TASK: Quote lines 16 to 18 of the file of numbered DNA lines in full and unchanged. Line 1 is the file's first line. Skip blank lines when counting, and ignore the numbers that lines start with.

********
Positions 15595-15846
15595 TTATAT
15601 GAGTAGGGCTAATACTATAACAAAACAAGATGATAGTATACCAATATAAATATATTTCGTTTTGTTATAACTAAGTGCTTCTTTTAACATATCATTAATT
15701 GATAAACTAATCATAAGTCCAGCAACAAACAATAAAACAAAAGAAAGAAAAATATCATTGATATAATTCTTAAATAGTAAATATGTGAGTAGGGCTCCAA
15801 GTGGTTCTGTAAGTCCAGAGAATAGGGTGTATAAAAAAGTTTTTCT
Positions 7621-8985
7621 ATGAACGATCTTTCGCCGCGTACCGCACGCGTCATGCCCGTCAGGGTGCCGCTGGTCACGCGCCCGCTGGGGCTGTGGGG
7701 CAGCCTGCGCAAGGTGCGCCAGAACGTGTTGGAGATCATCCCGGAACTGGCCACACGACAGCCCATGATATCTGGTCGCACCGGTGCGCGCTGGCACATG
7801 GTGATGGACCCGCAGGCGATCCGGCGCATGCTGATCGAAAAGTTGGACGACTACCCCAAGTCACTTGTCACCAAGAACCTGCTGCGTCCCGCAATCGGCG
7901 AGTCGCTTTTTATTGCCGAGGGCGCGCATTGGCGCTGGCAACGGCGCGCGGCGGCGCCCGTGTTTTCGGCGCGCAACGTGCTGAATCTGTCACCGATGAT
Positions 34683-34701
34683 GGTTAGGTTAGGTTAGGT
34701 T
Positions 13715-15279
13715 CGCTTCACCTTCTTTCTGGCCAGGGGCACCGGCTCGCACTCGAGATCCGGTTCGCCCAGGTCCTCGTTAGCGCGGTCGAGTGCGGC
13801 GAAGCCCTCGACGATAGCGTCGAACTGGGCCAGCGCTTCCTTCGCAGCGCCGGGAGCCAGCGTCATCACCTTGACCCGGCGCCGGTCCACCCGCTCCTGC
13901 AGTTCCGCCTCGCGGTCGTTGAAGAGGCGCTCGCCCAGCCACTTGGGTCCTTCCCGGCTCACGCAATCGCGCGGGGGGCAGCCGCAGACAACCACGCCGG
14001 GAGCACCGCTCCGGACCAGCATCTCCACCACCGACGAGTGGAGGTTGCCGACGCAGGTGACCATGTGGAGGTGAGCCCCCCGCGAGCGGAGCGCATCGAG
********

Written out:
13801 GAAGCCCTCGACGATAGCGTCGAACTGGGCCAGCGCTTCCTTCGCAGCGCCGGGAGCCAGCGTCATCACCTTGACCCGGCGCCGGTCCACCCGCTCCTGC
13901 AGTTCCGCCTCGCGGTCGTTGAAGAGGCGCTCGCCCAGCCACTTGGGTCCTTCCCGGCTCACGCAATCGCGCGGGGGGCAGCCGCAGACAACCACGCCGG
14001 GAGCACCGCTCCGGACCAGCATCTCCACCACCGACGAGTGGAGGTTGCCGACGCAGGTGACCATGTGGAGGTGAGCCCCCCGCGAGCGGAGCGCATCGAG